Charlotte Rampling depicts a woman’s mental deterioration following her husband’s apparent drowning with stunning authenticity in “Under the Sand.” Her subtle, nuanced performance is easily the most striking thing in Francois Ozon’s fourth film. As a whole the picture is a typically French mixture of angst and ambiguity, with elements of both a ghost story and a thriller, but it’s actually more a character study along the lines of Roman Polanski’s “Repulsion” (though it eschews the gore and mayhem of that still-shocking effort). Measured, moody and obstinately enigmatic, it makes for sometimes enthralling, sometimes infuriating viewing; but Rampling’s deeply felt turn gives it a center that makes it consistently intriguing.

When we first meet Marie and Jean Drillon (Rampling and Bruno Cremer), they’re beginning their vacation at a country house near the coast, but there’s soon a brooding Gallic indication that circumstances are hardly idyllic: as Jean strolls through the neighboring woods collecting wood for a fire, he turns over a fallen log, and the camera focuses in on the worms, ants and other beasties crawling beneath it–an image which is obviously intended as emblematic of the frailty of existence (and perhaps a sign of Jean’s own morose state). Soon the couple is on a desolate beach, and as Marie sleeps Jean goes off for a swim; when she awakens, she finds that he’s disappeared. She quickly contacts the authorities, who initiate a search, but it’s all to no avail. Marie eventually returns home to Paris and resumes her duties as a literature teacher, but it soon becomes clear that she’s unable to deal with loneliness. Scenes with her concerned friends show that she’s acting as if Jean were still alive; she’s initially reluctant to connect with Vincent (Jacques Nolot), a publisher introduced to her by her friend Amanda (Alexandra Stewart), and when she returns to her flat, she’s visited by Jean–whether he’s real or a fantasy is deliberately left unclear. Meanwhile Jean’s elderly mother implies that Jean simply left because he was tired of Marie. And although she finds herself in financial straits because her husband’s fate can’t be definitively determined, when the police finally locate a body that might be Jean’s, Marie avoids contacting them to attempt an identification.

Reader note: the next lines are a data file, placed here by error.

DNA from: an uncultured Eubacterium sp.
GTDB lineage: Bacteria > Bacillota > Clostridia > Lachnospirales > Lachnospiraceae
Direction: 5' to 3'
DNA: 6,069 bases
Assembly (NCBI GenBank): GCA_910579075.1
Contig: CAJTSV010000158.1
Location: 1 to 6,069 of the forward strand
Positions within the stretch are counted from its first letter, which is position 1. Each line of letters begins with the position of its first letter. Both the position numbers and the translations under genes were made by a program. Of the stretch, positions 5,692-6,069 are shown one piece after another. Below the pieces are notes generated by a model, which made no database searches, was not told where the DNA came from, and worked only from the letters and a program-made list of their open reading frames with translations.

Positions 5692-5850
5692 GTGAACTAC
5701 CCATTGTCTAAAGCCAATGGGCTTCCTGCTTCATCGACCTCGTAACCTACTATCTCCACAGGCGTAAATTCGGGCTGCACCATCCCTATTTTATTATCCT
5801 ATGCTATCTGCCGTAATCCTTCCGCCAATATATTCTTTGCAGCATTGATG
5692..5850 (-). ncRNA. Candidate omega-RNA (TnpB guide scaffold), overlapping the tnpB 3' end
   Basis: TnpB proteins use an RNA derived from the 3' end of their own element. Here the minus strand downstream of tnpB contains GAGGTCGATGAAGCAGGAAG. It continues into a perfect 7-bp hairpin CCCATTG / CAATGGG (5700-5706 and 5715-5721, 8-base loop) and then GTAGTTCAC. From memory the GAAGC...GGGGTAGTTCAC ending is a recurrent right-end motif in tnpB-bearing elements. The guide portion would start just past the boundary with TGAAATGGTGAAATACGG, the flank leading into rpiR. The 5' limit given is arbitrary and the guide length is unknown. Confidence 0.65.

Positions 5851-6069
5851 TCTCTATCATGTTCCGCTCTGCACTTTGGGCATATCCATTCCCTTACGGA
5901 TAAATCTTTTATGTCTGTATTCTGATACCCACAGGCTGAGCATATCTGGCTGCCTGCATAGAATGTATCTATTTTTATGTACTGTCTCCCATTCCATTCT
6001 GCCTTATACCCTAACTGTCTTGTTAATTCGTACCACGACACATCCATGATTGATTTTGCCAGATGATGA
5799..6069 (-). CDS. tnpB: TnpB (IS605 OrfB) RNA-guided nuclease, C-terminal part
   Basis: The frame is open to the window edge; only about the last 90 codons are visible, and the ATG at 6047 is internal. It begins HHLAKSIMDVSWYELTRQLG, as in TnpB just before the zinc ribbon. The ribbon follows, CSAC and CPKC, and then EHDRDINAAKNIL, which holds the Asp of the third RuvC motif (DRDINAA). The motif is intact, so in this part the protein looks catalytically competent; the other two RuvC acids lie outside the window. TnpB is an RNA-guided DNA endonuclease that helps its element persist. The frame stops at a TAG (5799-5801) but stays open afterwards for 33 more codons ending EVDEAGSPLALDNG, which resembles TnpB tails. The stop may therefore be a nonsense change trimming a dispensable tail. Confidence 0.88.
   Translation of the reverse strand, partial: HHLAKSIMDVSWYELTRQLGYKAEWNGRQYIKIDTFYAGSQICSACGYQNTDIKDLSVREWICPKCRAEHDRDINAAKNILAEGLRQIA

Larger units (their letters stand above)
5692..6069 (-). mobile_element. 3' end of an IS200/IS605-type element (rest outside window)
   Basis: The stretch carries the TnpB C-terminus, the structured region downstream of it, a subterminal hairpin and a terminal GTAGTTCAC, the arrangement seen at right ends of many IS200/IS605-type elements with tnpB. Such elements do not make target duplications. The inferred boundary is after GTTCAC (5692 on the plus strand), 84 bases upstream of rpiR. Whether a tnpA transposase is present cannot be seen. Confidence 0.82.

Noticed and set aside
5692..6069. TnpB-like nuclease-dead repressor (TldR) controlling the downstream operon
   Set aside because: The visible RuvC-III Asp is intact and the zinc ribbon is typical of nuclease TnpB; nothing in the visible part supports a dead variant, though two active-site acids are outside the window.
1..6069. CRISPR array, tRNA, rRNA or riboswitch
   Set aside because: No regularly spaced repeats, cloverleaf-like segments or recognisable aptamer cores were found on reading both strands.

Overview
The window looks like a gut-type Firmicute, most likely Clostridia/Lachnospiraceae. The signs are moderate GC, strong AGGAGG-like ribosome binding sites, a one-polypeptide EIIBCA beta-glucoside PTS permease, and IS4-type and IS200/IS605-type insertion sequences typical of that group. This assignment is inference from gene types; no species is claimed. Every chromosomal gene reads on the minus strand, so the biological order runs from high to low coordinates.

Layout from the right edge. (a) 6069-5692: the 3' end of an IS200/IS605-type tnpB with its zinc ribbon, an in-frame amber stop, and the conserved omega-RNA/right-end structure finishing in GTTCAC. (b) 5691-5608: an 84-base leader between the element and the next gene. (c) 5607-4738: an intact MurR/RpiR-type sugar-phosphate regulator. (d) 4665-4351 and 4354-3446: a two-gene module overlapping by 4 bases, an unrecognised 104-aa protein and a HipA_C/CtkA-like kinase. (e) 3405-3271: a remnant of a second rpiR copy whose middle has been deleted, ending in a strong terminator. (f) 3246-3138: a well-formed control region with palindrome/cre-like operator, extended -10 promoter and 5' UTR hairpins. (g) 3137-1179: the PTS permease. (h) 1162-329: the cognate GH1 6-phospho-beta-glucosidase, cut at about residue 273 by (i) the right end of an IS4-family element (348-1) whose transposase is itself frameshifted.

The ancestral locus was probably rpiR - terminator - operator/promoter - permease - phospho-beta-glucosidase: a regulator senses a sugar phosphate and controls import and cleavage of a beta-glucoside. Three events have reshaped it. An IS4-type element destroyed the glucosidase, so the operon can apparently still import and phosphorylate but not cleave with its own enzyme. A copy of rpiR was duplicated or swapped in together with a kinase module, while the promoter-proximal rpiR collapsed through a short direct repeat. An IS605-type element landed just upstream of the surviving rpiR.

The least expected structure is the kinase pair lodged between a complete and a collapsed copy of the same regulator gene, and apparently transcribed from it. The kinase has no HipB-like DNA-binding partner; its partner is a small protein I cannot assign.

There are elements of “Under the Sand” that recall George Sluizer’s “The Vanishing” (the fine 1988 Dutch original, not the awful 1993 English remake), but it quickly becomes apparent that Ozon’s not interested in generating much suspense about what happened to poor Jean Drillon. His focus is on Marie’s inability to come to terms with loss and move on; and the ending, which is so vague that it still leaves all the options open, brings no more closure to the audience than it does to her. But while ultimately the picture is somewhat frustrating as simple narrative, Rampling’s extraordinary performance makes it a powerful depiction of grief. None of the other cast members come near to matching her; the two men in her life, Cremer and Nolot, are merely stolid by comparison, though Andree Tainsy makes a vivid impression in her cameo as her vinegary mother-in-law. Otherwise the show is simply Rampling’s, and thankfully Ozon, while hardly the most imaginative of directors, gives ample room for her performance to breathe.

“Under the Sand,” like a great many recent French films, will prove too chilly, detached and clinical for most U.S. viewers, and it doesn’t match the best work of Patrice Leconte or Claude Sautet, One can rejoice, though, that it provides a challenging star vehicle for the still-underappreciated talents of Charlotte Rampling. And that she seizes the opportunity so such great effect.